Figure 1. Detection of periodontal tissue in rats and diversity analysis of gut microbiota. (A) Representative 3D reconstruction images of alveolar bone by micro-CT. (B) Histogram of statistical analysis of periodontal attachment. (C) Representative figures from H and E staining for the second molar. (D) Shared and unique OTUs in the gut microbiome in EP and control group. Chao 1 index (E) and Shannon index (F) of the two groups. Principal component analysis (PCA) analysis (G), partial least-squares method–discriminant analysis (PLS–DA) (H), and Principal Coordinate Analysis (PCoA) based on Weighted Unifrac distance matrix (I) of EP and Control group. EP, experimental periodontitis group; Control, healthy control group. ***p < 0.001; ns, no significance.

The rarefaction curve of gut microbial 16S rDNA sequencing shows that the sample’s coverage is almost approached 100% (>99.8%), indicating that the sequencing depth of this study is sufficient to reflect most bacterial characteristics of the samples (Supplementary Figure 1A). A total of 735 OTUs have been detected by clustering the clean reads with a threshold of 97% (Figure 1D). EP and control groups had 529 OTUs in common, 151 OTUs were unique in the EP group and 55 OTUs were unique in the control group. α-Diversity analysis showed that compared with the control group, slightly more OTUs (Supplementary Figure 1B), decreased abundance (Chao1), and increased diversity (Shannon) were observed in the EP group, but the differences were not statistically significant (Wilcoxon signed-rank test, p > 0.05) (Figures 1E,F).

β-Diversity considers the differences in the composition of bacterial communities in different groups. PCA and PLS–DA analysis scatter plot showed that gut microbiota in the EP group was significantly different from that in the control group (Figures 1G–I). In the principal coordinate analysis (PCoA) of the weighted UniFrac distance (Figure 1I; p = 0.0075) and unweighted UniFrac distance (Supplementary Figure 1C; p = 0.0089), both the EP and control groups were well-separated, suggesting that periodontitis alters the structure of gut microbiota.

Periodontitis Alters Gut Microbiota Composition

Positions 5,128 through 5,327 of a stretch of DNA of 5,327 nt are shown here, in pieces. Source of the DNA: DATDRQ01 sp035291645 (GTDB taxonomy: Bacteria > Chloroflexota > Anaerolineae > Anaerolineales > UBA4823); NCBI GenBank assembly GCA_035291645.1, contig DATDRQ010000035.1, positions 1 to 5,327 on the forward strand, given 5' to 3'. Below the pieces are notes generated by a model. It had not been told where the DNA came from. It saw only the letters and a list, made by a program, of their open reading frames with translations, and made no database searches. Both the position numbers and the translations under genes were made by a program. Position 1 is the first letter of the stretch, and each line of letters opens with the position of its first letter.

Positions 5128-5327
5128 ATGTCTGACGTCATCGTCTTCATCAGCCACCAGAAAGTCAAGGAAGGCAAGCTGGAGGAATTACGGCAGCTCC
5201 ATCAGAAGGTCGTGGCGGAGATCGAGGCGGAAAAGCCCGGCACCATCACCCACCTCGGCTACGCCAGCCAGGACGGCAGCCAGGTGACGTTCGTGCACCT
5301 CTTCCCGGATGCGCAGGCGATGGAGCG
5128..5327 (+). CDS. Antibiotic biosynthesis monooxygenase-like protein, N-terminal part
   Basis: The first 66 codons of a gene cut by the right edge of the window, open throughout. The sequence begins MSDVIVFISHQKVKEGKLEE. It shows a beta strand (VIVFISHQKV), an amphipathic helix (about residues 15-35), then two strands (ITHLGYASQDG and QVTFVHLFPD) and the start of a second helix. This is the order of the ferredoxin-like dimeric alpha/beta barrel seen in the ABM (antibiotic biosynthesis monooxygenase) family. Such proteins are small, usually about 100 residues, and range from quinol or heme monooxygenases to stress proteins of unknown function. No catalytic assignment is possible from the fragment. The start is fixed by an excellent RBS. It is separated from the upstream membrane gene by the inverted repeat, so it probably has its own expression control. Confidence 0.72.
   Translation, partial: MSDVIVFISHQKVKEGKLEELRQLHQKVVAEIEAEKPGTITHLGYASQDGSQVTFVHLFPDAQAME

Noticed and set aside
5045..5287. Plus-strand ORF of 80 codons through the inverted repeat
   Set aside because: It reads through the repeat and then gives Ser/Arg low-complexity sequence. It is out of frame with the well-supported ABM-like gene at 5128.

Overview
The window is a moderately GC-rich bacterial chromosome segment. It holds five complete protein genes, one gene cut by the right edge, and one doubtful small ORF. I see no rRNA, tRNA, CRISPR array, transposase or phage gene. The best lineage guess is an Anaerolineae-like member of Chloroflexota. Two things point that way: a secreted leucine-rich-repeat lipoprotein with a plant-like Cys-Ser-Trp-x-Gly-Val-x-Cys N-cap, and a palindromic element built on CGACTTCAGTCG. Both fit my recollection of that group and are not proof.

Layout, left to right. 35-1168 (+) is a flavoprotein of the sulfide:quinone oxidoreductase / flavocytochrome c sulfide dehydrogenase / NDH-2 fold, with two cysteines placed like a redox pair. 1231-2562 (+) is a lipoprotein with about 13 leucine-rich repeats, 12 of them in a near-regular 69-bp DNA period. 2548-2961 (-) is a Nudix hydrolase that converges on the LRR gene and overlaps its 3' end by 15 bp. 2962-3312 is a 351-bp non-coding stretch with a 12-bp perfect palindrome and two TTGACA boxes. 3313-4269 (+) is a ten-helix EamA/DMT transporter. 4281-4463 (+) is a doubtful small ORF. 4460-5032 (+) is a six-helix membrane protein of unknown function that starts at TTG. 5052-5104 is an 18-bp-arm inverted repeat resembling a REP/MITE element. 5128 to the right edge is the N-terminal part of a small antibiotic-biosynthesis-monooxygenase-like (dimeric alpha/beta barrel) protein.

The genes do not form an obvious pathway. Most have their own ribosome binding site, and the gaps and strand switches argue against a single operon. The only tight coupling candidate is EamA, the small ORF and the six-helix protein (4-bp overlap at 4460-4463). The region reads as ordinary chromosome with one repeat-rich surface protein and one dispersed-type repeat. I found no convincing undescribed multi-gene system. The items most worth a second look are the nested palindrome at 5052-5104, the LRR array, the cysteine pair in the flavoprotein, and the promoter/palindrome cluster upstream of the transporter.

To further understand the differences of microbial communities between EP and control group, we classified OTUs by comparing them with the Greengene database, and obtained the species abundance of each sample at phylum and genus levels. Species with abundance below 0.2% in all samples were merged as others, and the species without taxonomic-level annotations were merged as unclassified. At the phylum level, Actinobacteria, Bacteroidetes, Cyanobacteria, Firmicutes, and Proteobacteria account for more than 99% of the bacteria (Figure 2A). Among them, Firmicutes and Bacteroidetes were dominant. Compared with the control group, Firmicutes was significantly decreased in the EP group (57.3% vs. 47.13%, p < 0.05; Supplementary Figure 2).


Figure 2. Differences in gut microbiota profile between EP and Control. Relative abundance of fecal microbiota composition at the level of phylum (A) and genus (B) of fecal samples in EP and Control. (C) Significantly different gut microbiota at genus level in EP compared with Control. *p < 0.05 and **p < 0.01. EP, experimental periodontitis group; Control, healthy control group.

A total of 21 genera had a relative abundance of more than 0.2% in at least one sample. The five dominant genera in the EP group were Prevotella (19.60%), Ruminococcus (8.51%), Oscillospira (3.93%), Clostridium (3.87%), and Escherichia (2.14%), but the ranking of dominant bacteria in the control group was different (Figure 2B). Compared to the control group, there were six significantly different genera in the EP group (p < 0.05; Figure 2C), in which three genera (Coprococcus, Turicibacter, Lachnospira) decreased, and three genera (Ruminococcus, Escherichia, Roseburia) increased. The LEfSe results further confirmed the difference in bacteria between EP and the control group (Supplementary Figure 3). These results suggest that gut microbiota is altered during the development of periodontitis.

The ecological connection and interaction among different genera were further investigated through Spearman’s correlation analysis. As shown in Figure 3A, Roseburia, enriched in the EP group, was associated with the highest number of microorganisms. It was significantly positively correlated with Clostridium, Escherichia, and Ruminococcus, and was co-excluded with Turicibacter and Lachnospira. Turicibacter, which was enriched in the control group, showed the strongest correlation. It was significantly positively correlated with Prevotella, Ruminococcus, and Roseburia, and significantly negatively correlated with Coprococcus, Allobaculum, and Lachnospira. The above results suggest that periodontitis induces tremendous changes and complex connections in the gut microbiota.


Figure 3. Relationships and predicted functions of gut microbiota. (A) Spearman’s rank correlation matrix of bacterial genera with >0.2% abundance in at least one sample. Circle size increases with absolute correlation and circle color denotes the nature of the correlation. On the scale, 1 indicates a complete positive correlation (dark blue) and −1 indicates a complete negative correlation (dark red) between the two microbial genera. Significant correlation between genera (*p < 0.05 and **p < 0.01). (B) Differentially enriched KEGG functions pathways (level 3) between EP and Control by PICRUST2 analysis. EP, experimental periodontitis group; Control, healthy control group.